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DAY 14

Sherwood Forest

Nottingham and Sherwood Forest are synonymous, so any visit to the area must include the famous forest. Again we arrived early, before the crowds and had our pick of the car park and the excellent displays in the Visitor Centre. A short walk through the forest brought us to the Major Oak, the largest oak tree in the forest, now propped up by poles and scaffolding, but still a large tree.

The path through Sherwood Forest
The Major Oak - the largest tree in the forest
The history of the Major Oak

Ruddington Framework Knitters Museum

South of Nottingham lies Ruddington with its well known Knitting Museum. The guidebooks say the museum is open from 11am on Sundays so we headed straight there from Sherwood Forest. Our interest in frame work knitting stems from a comment in the Will of James Froggatt (died 1808) who left seven stocking frames to his wife. What did these frames look like?

We found the Museum down a small path, but the sign was definite - Open 1pm Sunday. What to do for an hour? Lunch at the local pub of course. There are 2 pubs in Ruddington, adjacent to each other as is often the case. Only one advertised lunches so in we went. Yes - Sunday Roasts are available, would you like beef, pork or chicken? You get a selection of vegetables with that - yes you can choose. So 2 beef and 1 pork were ordered, plus beer and 2 ciders and down we sat presuming we would get a bowl of vegetables from which we could choose. Shortly the meals arrived - extra-large plates heaped with tender roast meat, about 8 varieties of vegetable including potatoes cooked three ways (roast, boiled, mashed) and large jug of gravy. A massive meal that we had to do justice to - leaving only splatters of gravy on the plates.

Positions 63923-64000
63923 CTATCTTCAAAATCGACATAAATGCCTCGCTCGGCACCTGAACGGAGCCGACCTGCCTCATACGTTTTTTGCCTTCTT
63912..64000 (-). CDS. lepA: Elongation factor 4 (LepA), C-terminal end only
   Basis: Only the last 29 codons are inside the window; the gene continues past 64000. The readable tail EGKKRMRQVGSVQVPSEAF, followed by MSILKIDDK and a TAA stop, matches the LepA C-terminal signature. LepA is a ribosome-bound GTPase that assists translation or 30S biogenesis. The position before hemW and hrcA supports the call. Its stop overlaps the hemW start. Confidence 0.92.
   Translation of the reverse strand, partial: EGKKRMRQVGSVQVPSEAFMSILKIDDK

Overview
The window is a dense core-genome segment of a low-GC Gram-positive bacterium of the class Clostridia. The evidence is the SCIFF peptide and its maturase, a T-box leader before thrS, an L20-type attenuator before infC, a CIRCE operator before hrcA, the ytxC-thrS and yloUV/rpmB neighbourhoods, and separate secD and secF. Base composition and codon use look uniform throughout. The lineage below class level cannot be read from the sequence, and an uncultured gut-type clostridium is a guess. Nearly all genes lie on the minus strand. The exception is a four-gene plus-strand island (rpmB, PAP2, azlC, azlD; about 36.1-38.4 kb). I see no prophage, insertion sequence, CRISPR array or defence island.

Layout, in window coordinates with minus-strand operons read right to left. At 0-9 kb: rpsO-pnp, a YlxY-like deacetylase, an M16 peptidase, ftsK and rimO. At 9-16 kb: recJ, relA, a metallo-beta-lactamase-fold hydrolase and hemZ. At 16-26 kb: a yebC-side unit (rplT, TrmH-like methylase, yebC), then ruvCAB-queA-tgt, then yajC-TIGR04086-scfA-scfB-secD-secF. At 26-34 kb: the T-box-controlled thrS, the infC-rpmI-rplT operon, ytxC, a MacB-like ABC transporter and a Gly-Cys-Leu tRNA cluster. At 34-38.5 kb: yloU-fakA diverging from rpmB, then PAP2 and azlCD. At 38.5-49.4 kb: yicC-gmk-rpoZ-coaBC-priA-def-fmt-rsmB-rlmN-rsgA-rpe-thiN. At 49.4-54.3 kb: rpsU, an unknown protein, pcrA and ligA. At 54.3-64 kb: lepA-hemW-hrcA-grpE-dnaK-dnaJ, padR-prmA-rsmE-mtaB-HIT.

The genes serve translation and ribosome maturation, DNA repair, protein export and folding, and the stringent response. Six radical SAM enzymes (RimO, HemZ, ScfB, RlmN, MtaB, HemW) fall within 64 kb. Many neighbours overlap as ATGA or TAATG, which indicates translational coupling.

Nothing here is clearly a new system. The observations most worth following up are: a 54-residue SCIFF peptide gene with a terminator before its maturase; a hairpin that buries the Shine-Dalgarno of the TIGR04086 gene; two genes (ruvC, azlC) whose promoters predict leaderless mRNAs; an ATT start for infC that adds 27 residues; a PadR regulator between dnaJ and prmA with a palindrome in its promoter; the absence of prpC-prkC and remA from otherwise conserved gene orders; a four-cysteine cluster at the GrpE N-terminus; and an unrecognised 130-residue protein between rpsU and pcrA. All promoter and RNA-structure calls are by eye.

We then waddled back to the Knitting Museum that was now open, wondering how we would manage to climb the stairs, but we did and had a fascinating hour reliving the lives of the framework knitters. The machines in the museum are still in working order, so you watch as lace grows off the machine. But be warned - the machines make a terrible noise, and the din in the room when a large number were operating would best be guessed at. Loss of hearing is not something widely reported in family histories, and is not usually fatal, but I would not be surprised if many of our framework knitting ancestors were deaf.

A line of knitting frames in an original building, close to the windows for better light on the work
Did my g-g-grandfather look like this using a frame - or did he just rent them out?

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Last updated: 15/06/2017